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Home scandal schemers living large as victims cry foul over slow pace of probe

Simple Homes bosses Argwings Kodhek [R] and Lilian Wangui [L] with unidentified participants after a meeting

The mastermind of the Simple Homes scam had changed his identity in 2013 and proceeded to swindle at least Sh24 million from Mombasa residents before relocating to Nairobi under a different name and starting the company which has now disappeared into thin air with at least Sh500 million from home buyers.

Argwings Kodhek, then known as Yasin Bakr, was the owner of an interest-free investment vehicle targeting Muslims known as Masraf Abu Bakr that managed to convince members from 80 mosques to invest with it before it suddenly closed shop in January 2015.

This led to widespread protests in the coastal town. But barely five months later, Bakr was in Nairobi now as Kodhek and had started Simple Homes. He is yet to be arrested for his crimes in Mombasa and now in Nairobi, raising questions as to who is protecting him.

Police spokesman George Kinoti yesterday said coming to a fast conclusion of the matter is somehow complex since the cases by those who lost their money have been reported to different stations.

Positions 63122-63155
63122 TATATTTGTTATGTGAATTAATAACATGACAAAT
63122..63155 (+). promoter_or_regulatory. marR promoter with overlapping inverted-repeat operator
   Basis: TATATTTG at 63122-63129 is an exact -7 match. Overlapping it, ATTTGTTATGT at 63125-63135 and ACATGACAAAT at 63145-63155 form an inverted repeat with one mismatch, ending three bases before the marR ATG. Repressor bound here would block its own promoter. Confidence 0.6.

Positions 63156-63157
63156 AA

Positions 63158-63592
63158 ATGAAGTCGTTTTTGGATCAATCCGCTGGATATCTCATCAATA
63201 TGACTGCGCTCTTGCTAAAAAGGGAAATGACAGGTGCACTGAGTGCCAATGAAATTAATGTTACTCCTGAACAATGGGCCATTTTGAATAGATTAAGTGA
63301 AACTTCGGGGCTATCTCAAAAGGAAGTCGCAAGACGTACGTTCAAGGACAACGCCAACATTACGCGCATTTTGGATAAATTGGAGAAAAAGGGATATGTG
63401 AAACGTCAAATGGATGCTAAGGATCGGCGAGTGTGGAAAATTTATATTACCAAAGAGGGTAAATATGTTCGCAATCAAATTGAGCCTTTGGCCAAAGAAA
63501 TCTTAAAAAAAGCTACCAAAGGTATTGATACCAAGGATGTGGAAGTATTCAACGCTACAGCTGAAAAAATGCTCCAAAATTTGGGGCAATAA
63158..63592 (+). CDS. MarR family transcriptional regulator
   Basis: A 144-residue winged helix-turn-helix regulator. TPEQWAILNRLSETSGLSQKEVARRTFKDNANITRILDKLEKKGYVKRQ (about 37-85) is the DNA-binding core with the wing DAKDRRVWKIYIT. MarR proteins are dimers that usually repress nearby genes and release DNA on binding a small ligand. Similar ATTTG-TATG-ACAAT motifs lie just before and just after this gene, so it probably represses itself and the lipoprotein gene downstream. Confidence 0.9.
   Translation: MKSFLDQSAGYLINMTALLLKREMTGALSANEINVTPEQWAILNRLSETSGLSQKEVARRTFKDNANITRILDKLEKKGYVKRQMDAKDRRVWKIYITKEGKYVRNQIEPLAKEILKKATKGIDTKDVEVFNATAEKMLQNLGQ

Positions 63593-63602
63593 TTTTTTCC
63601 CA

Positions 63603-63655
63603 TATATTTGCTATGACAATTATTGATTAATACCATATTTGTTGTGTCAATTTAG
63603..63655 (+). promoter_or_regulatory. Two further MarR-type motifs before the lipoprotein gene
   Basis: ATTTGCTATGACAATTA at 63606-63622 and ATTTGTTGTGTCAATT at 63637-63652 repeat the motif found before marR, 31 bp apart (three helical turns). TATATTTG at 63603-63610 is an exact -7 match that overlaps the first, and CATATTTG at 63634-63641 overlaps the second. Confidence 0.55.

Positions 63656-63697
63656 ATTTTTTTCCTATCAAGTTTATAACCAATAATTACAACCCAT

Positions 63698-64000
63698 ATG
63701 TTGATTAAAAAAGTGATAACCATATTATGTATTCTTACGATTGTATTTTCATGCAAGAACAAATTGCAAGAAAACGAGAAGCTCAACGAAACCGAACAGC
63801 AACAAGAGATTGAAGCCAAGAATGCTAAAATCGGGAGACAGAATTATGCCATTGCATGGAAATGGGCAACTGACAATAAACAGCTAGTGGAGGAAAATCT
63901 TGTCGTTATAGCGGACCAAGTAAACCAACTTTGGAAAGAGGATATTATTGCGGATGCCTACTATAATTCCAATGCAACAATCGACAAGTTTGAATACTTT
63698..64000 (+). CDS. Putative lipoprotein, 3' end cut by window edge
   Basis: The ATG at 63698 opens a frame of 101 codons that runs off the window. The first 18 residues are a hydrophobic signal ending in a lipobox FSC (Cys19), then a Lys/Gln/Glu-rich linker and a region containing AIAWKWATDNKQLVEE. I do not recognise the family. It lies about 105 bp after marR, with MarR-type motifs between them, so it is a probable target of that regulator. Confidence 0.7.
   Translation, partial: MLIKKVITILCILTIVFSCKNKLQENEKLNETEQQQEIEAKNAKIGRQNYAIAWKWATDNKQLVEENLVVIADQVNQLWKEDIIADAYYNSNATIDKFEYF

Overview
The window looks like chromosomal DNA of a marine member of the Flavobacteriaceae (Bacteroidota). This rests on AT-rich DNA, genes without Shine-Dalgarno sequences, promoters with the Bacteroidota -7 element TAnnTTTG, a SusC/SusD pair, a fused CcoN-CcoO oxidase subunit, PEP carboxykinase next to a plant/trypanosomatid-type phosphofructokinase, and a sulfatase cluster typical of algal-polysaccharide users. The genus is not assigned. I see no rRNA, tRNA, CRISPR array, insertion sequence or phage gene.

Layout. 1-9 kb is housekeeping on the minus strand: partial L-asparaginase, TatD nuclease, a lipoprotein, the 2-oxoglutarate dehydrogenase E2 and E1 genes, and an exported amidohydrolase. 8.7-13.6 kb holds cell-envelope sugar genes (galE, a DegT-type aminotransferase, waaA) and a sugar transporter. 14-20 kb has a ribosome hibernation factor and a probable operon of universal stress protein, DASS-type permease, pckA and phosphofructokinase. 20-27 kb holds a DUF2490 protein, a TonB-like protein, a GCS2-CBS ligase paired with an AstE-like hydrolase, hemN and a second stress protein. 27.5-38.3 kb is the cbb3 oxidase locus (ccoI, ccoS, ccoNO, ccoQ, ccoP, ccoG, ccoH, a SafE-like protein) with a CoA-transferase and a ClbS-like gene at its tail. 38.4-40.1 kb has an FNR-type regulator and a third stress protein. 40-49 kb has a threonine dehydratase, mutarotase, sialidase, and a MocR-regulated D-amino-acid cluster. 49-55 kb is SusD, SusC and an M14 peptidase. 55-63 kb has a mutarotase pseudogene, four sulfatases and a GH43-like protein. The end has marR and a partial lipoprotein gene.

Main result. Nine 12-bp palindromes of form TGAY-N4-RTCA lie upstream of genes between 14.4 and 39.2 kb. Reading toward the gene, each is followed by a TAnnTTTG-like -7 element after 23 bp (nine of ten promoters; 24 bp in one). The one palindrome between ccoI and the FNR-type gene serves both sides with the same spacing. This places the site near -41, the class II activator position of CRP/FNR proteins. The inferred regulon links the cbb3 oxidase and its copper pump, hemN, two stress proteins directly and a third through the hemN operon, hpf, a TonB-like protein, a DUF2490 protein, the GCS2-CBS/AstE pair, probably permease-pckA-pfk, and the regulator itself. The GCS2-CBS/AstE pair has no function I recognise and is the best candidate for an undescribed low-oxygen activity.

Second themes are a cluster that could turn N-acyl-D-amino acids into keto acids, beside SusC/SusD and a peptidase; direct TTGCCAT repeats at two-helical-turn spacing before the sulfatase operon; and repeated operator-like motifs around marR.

Luxurious lifestyle

“Remember the Directorate of Criminal Investigations (DCI) is not in Nairobi alone. It is scattered all over the country, but that does not mean we have left the victims to cry as if the state is not there to protect them,” he told The Standard on Sunday.

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Kinoti observed that it would be difficult for the police to conclusively comment on the matter since they are still recording statements.

Nevertheless from our investigations, the police were notified on the illegal activities of Simple Homes as early as October last year, but the company continued stealing millions of shillings from Kenyans for six months.

Even right now, Argwings Kodhek, Lilian Wangui and Hellen Wambui, the key players in the firm that swindled at least Sh500 million from unsuspecting home buyers, are free despite Kenyans on social media and this newspaper pointing out where they are.

Pictures of them living lavishly — riding horses while spending time in expensive resorts and of Mr Kodhek posing in front of expensive vehicles — have been doing the rounds on social media as their victims grapple with the loss of house purchase savings. Some took loans to pay for fictitious houses.